B. There’s nothing wrong with this approach
Aljaž Peklaj thinks that the fact that the said email was sent late at night doesn’t imply that Elon Musk expected his employees to respond right away. He also added, “I often work at 1 A.M. or 2 A.M.and send emails to my coworkers because I have something on my mind. This doesn’t mean I expect them to work so late.”
Matej Kolšek and Shawn Finder agreed with his point of view.
Ian Halliday – Pegg debated that, “ What does the time it is sent matter? He’s not forcing anyone to respond at that time. And with a global organization, it wasn’t 1 A.M. everywhere.
Tejiri Kodu added that, “ Most CEOs are up by this time and working.”
Tamás Kálmán agreed that it’s not a big deal. Here’s what he said “ Haven’t you sent an email to your coworker after work hours? I have. He sent an email out at 1 am. They read it when ever they have opened that mail. He did not knock on his employee’s door at 1 am. Now, that would have been more news worth it.”
Janos Szabolcsi agreed with the idea that CEOs have to work hard in order to grow their business and that it’s nothing unusual for them to send an email late at night.
C. The time difference argument
As Ashley Allard pointed out, “It’s not 1 A.M. everywhere at the same moment. When you have thoughts and ideas you get them out. It’s one thing if you respect/demand a response at that time. It’s another to share these thoughts the second they surface.”
Rory Baxter said that he always worked late and that “I have always worked best in the early hours and if I finish something at 2.00am I will send it off then in an e-mail. Obviously I don’t expect others to be working at the same time or to do anything with it until they start work at their usual time, but why would I hold back on sending it until normal working hours?”
D. There are email automation tools
Germán Goñi insisted that “There are a lot of tools to delay the delivery. It shows respect,” while Soriyath Straessle replied, “I think it is irrelevant: you are free to not check your (e)mails at any hour of the day and turn off your devices. With most of the newsletter sending their bulk emails at night time, how are you sleeping anyway?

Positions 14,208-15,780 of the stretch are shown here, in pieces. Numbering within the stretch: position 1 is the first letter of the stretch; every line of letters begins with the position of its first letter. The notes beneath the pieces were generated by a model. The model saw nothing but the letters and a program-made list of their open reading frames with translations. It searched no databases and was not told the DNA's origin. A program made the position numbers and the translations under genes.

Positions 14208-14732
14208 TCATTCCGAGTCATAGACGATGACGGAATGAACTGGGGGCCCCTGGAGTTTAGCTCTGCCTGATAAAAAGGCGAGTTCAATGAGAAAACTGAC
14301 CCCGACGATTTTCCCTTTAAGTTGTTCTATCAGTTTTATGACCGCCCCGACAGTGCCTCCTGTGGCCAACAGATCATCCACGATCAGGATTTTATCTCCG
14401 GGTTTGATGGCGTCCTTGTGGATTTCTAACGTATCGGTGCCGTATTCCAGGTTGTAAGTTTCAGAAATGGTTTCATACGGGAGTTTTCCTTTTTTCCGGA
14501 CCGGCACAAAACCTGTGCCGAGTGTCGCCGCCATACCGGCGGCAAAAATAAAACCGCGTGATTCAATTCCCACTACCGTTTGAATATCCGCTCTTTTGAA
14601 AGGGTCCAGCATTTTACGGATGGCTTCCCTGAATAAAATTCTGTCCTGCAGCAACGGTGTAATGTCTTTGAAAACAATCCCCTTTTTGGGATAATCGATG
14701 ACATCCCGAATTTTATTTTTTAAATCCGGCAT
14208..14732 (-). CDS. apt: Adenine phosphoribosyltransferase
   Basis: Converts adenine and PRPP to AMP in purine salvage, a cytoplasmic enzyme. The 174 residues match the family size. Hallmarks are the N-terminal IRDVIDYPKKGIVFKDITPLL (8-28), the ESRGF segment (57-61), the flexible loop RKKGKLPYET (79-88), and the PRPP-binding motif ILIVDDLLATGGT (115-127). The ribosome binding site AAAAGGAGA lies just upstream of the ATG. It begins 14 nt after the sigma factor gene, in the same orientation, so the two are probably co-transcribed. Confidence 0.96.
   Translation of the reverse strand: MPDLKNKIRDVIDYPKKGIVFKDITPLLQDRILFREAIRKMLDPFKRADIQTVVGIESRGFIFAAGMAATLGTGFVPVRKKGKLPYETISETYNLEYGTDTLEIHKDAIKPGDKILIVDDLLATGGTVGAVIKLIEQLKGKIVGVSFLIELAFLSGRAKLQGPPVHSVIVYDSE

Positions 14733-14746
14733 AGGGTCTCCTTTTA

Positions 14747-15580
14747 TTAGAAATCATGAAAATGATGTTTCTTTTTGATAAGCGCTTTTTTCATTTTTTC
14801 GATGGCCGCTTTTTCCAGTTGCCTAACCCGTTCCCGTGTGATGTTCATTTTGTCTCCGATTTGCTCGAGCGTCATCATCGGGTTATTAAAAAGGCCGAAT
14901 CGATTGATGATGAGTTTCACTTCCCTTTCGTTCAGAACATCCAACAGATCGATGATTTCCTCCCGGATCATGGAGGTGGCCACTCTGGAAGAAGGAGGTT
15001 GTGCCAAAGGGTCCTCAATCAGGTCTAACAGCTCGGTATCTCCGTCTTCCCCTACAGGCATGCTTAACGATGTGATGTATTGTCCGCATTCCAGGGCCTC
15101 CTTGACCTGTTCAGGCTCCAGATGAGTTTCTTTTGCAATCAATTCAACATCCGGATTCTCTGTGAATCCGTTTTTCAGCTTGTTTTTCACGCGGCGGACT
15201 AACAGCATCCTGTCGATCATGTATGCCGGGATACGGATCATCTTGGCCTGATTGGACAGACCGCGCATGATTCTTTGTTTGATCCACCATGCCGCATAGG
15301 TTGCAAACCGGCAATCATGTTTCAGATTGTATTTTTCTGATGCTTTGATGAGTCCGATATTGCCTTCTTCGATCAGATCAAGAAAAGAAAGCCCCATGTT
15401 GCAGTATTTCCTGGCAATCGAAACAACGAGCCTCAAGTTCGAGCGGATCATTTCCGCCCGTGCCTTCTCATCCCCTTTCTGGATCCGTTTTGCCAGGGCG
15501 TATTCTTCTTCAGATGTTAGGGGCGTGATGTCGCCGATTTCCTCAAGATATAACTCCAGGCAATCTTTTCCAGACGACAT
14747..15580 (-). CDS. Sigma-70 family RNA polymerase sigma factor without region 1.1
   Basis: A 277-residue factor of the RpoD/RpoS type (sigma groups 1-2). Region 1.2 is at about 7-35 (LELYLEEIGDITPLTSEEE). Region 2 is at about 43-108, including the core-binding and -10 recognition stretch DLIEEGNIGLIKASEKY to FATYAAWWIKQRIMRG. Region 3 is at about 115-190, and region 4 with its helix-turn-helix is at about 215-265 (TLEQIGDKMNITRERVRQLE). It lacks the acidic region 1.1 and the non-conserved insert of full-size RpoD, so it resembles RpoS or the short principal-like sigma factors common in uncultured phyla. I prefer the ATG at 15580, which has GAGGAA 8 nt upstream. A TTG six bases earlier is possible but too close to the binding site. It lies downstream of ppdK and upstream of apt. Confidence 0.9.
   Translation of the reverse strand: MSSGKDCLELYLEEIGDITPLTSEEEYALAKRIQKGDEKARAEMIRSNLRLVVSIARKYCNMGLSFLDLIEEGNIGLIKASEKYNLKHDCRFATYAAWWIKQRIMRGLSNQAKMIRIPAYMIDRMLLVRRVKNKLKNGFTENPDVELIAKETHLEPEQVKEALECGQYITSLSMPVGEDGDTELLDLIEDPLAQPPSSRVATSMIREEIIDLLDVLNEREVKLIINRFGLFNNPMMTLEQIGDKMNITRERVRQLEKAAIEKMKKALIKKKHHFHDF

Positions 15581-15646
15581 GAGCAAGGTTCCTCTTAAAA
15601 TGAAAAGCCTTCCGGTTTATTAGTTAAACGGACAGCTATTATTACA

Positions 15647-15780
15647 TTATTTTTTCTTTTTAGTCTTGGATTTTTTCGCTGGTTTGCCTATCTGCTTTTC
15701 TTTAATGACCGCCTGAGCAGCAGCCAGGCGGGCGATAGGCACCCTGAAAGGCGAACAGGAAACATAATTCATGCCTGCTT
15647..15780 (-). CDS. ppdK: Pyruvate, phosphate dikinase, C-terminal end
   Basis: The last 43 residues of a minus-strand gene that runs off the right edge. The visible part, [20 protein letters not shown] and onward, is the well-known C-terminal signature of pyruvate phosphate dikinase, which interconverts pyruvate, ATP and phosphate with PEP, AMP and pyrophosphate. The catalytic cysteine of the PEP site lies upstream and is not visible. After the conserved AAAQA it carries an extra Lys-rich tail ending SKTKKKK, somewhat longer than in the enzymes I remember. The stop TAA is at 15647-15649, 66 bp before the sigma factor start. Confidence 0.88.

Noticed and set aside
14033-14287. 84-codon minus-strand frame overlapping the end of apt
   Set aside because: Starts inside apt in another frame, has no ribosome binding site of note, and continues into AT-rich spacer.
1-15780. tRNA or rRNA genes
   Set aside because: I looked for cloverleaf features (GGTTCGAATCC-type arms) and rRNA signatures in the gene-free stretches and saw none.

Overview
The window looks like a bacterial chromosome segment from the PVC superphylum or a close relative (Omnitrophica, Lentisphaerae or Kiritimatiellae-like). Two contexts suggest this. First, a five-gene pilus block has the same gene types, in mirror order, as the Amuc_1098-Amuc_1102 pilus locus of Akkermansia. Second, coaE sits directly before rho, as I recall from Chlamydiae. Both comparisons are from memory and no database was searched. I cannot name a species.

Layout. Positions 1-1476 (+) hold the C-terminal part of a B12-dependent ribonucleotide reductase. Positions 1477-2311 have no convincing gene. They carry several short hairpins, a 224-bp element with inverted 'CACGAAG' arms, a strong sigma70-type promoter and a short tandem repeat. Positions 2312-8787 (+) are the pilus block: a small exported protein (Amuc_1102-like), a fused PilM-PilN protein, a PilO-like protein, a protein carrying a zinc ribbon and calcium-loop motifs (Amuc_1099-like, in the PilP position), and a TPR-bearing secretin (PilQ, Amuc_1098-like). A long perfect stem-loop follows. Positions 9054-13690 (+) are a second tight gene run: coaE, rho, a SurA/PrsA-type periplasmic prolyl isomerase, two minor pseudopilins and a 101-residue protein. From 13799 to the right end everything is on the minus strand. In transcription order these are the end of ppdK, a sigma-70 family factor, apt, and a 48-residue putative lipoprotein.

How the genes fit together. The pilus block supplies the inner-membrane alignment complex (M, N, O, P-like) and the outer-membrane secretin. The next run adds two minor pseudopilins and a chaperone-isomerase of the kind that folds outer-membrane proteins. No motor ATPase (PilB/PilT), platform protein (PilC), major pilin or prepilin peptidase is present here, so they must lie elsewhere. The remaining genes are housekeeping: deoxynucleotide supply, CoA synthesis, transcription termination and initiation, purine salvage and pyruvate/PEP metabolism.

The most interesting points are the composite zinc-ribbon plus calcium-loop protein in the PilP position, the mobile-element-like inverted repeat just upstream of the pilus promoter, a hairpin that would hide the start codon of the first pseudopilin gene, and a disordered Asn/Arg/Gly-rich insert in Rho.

E. The work-life balance argument
Charlene Friend admires Elon Musk’s work ethics but believes that balance is everything.
Adam Bright, on the other hand, said “Your idea of balance may be very different to many people…as I suspect is mine! I am lucky that when I am awake, I can be working, so i do, because it allows me to take that time off to enjoy something another day. That and I do enjoy my work, I am not sure I could work in a 9-5 environment! In fact I did once, and it was horrible!”
Perry Brill stated that “Patience is hard for CEOs or employees that just want a paycheck, but sometimes you just have to trust a leader and be involved in the risk-taking of your job for the greater good.”
Jack Joshlin offered an interesting notion that Musk “ is just trying to align his employee’s perception to his goals as an employer.”
However, Jason McCutcheon stressed the importance of work-life balance pretty straightforwardly and said “We are talking about human beings, Work life balance is a key part of the success in any organization. Burnout is a high-risk factor here!”
F. Email is the least intrusive channel of communication
While phone calls, SMS messages, and Skype calls can wake us up or disturb us, email is a pretty subtle way of delivering a message.
This is exactly what Kristy Court meant by “I’ve received 1:00 am emails, 3:00 am emails, all hours, even as a mother with very young children. And I appreciate this. Why? Because I’d much prefer an email that I will read at whatever time I log on to the network than an SMS that is likely to wake me.”
Cai Black points out that “It COULD just be that he sent it without the expectation that his employees would read until morning. That “do not disturb” function on the phone is useful for that. I send emails to my team at all manner of wacky hours. If they respond prior to 7 AM, I will respond with something like, “I wasn’t expecting a response until the morning.”
As you can see, the jury is still out on this one, but if you decide to keep the lines of communication with your employees open during the night, let them know that they don’t have to respond ASAP.